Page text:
When you hear someone refer to discrimination in the workplace, it is often expected that this refers to someone’s race or gender. However, there are many forms of discrimination and none of them are acceptable.
In 2020, many people are more aware of their mental health and are actively trying to change the way that they think. But, what happens if your employer discriminates against you as a direct result of your struggles with mental health? Read on to hear more about this important topic.
What Is Mental Health Discrimination?
If you are familiar with the Equality Act 2010, you’ll be aware of the fact that disabled people are protected from unfair treatment in the place. It is illegal for anyone to be treated unfairly due to a physical or mental illness, whether by an employer, or a hiring body. If this occurs, then it may be treated as discrimination.
In order for this kind of treatment to be considered discrimination, however, the mental illness must be a “long-term impairment which has a substantial negative effect on your ability to carry out everyday activities”. This usually means that you have suffered from your disability for at least 12 months.
What Counts as Discrimination?
Some people are unsure what actually counts as discrimination and so it is important to understand exactly what this entails. Usually, it will be something like missing out on a promotion because you are seen as less reliable than other employees in your workplace. Your mental health is not something that you can change and so you should not miss out on things as a direct result of it. It is also worth noting that indirect discrimination – such as a workplace policy that conflicts with your needs as an employee – can also be something that occurs.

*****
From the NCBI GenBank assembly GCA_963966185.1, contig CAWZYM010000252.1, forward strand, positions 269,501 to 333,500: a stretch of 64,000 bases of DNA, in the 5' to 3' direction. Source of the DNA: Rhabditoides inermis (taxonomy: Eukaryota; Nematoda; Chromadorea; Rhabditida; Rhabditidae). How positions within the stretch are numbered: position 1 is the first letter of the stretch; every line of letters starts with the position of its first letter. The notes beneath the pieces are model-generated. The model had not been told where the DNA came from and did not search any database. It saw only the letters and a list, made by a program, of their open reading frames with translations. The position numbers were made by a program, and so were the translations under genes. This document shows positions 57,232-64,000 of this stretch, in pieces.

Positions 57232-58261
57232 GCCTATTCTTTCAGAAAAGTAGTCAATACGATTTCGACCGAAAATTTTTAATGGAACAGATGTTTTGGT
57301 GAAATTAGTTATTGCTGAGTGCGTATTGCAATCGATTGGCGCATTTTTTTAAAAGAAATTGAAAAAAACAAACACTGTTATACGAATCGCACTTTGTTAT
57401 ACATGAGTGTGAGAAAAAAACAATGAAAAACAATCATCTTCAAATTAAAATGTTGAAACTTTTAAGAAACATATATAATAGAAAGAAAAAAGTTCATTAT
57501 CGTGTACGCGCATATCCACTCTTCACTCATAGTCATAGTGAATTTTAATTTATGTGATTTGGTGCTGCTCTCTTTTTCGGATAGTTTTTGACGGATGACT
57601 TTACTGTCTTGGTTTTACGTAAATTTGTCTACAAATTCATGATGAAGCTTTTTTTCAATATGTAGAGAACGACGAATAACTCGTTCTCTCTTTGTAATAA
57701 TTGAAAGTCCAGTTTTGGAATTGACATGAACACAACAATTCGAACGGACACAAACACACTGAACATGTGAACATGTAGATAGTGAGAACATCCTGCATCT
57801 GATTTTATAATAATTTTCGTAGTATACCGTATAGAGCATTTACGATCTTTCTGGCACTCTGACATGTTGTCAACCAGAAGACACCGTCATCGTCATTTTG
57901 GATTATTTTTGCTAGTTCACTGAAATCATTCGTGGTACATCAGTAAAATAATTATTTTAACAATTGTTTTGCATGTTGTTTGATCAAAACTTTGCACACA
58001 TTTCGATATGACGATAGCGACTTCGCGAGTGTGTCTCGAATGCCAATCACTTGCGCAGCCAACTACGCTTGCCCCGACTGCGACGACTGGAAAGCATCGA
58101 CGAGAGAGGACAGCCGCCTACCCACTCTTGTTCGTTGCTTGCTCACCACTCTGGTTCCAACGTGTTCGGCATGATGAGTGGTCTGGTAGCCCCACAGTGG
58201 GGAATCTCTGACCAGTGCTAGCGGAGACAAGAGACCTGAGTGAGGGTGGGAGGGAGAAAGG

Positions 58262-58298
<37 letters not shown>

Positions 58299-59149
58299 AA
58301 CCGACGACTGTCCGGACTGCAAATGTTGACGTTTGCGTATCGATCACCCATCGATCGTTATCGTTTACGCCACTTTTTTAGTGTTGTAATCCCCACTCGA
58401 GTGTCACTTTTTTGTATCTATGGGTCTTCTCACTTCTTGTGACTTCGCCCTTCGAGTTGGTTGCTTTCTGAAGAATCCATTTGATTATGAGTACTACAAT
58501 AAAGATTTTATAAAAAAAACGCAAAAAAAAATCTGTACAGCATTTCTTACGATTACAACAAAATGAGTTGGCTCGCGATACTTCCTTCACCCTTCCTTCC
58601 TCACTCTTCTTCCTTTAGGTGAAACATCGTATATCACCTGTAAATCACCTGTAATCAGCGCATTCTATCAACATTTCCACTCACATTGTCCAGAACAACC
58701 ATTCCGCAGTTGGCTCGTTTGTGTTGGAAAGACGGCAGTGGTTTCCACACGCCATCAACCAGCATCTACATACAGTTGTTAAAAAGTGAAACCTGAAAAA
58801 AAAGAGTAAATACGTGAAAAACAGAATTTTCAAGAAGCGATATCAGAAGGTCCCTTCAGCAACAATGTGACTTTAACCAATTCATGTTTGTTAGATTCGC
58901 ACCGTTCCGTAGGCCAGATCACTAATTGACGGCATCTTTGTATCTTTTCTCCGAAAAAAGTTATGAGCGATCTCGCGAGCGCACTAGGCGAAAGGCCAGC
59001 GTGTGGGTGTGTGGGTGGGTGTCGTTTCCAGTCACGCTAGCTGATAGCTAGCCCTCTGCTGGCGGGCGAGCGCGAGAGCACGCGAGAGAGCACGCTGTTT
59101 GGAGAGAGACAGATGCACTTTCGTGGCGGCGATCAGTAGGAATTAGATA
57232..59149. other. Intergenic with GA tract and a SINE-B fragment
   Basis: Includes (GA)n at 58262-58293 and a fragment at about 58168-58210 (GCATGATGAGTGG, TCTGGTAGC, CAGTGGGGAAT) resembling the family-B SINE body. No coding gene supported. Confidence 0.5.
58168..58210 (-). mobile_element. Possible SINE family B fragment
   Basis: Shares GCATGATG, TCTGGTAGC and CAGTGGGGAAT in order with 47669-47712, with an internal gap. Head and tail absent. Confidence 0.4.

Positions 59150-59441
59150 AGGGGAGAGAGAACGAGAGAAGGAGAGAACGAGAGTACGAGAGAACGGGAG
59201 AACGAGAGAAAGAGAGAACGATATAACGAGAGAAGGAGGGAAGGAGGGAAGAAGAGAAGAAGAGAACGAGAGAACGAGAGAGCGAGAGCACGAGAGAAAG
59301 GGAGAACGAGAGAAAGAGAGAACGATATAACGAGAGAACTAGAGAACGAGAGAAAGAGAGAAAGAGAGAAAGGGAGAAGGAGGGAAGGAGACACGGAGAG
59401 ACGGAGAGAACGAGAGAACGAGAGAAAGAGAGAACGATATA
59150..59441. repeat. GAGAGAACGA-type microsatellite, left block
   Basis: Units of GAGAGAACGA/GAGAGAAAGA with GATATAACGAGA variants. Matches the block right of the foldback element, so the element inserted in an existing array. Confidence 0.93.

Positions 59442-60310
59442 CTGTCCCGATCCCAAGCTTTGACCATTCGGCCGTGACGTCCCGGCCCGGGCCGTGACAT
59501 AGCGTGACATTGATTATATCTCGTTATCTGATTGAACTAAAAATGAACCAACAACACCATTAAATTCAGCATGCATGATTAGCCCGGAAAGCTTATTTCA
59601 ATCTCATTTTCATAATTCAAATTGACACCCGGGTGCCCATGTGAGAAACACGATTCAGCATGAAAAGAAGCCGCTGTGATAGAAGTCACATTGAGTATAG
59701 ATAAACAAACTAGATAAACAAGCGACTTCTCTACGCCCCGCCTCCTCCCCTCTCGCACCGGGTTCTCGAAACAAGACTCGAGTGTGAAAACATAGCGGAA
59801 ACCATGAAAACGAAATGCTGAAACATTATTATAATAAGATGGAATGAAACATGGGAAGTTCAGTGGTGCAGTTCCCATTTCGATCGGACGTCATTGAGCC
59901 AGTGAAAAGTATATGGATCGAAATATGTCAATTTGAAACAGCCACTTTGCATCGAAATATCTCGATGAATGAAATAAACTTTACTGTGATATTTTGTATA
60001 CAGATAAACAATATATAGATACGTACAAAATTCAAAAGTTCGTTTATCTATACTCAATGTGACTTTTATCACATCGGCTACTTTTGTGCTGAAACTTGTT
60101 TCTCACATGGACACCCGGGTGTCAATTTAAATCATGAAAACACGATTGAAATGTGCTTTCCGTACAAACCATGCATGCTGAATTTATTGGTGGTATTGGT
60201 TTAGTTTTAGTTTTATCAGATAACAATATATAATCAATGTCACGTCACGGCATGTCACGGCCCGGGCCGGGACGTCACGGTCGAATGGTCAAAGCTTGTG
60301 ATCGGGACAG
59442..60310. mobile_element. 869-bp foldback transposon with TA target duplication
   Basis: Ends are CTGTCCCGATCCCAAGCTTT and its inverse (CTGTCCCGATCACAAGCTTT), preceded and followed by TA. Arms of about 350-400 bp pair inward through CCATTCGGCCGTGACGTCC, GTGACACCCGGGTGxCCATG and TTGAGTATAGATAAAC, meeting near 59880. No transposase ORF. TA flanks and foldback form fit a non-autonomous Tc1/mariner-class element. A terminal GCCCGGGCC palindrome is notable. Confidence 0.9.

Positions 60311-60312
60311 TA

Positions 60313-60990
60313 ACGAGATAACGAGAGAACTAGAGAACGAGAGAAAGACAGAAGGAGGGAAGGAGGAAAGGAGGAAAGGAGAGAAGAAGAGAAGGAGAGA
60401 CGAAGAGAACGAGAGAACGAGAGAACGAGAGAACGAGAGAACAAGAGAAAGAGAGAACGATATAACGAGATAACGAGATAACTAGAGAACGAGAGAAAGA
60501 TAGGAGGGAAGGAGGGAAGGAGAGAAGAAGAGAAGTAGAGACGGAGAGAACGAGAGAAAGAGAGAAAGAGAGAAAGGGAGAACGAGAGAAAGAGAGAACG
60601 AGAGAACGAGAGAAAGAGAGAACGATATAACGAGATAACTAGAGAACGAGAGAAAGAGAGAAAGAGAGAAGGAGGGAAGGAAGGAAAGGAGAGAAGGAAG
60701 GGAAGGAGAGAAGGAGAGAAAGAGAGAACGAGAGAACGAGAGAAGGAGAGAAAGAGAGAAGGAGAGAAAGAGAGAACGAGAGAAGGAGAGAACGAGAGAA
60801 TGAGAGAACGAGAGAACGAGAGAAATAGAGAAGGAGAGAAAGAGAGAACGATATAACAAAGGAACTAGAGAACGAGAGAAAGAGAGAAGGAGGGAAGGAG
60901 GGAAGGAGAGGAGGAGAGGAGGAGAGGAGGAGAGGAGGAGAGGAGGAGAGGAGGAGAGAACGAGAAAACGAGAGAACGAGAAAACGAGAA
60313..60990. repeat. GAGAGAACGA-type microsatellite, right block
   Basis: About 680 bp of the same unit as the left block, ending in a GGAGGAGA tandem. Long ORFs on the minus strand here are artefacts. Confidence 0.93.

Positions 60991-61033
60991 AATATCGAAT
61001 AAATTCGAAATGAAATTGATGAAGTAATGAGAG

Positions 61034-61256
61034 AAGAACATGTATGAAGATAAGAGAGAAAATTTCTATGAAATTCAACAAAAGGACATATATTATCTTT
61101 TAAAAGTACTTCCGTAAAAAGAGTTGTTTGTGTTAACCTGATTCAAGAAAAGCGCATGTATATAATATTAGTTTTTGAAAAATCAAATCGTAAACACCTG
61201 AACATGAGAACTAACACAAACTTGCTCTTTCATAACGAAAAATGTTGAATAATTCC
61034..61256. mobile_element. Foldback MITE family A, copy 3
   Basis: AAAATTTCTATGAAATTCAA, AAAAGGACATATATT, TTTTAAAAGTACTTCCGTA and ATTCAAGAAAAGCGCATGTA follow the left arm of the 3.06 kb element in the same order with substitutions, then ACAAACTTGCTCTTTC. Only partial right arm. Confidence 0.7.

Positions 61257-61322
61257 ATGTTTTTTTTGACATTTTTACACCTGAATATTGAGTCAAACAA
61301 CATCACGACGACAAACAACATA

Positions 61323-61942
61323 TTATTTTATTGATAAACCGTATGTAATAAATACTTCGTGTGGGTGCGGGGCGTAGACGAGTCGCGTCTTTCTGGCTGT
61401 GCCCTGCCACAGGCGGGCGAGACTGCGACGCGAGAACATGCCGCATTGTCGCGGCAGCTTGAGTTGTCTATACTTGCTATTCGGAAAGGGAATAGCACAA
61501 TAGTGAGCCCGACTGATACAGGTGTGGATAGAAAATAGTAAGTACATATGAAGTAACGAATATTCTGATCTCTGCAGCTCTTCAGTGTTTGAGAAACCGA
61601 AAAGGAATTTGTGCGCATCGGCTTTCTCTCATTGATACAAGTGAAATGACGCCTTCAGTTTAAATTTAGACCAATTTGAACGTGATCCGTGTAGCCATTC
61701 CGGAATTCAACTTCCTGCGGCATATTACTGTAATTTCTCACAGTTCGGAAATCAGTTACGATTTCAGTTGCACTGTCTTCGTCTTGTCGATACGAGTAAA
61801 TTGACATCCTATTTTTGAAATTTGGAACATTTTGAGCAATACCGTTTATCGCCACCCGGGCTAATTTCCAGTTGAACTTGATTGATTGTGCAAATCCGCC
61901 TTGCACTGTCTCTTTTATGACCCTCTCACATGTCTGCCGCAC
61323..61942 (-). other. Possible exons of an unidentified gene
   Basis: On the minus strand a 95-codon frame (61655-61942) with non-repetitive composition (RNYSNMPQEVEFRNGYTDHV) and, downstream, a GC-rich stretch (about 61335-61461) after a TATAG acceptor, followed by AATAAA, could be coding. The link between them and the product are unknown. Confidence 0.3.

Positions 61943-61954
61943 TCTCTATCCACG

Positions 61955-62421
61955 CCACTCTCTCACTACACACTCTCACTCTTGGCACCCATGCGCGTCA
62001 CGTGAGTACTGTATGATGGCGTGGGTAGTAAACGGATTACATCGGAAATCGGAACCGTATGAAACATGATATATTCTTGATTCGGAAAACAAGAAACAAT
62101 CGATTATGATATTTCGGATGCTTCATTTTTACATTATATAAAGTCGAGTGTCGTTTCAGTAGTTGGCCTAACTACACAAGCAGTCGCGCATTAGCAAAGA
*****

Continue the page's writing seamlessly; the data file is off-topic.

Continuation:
What to Do
If you think that you are a victim of mental health discrimination, you should make sure to find employment solicitors that can help. Some solicitors specialise in this area, and can help you to get the result that you need. Even if you are not looking for any kind of financial claim, you will want to make sure that you are not treated unfairly for the foreseeable future. With the right solicitor, you can take proactive steps toward creating a safe and comfortable working environment that supports your health requirements.
It is important to note that your employer might not be aware of your mental illness, and so you should make sure to discuss the matter with them first. If this does not resolve the situation, you might want to take some additional steps.
As you can see, mental health discrimination is a very serious matter and it must be addressed by those who are involved. If you think that you are being discriminated against as a direct result or indirect result of your mental health issues, you should seek advice from a friend or a solicitor. Make sure to look out for this kind of discrimination in your workplace and support those who might be going through it.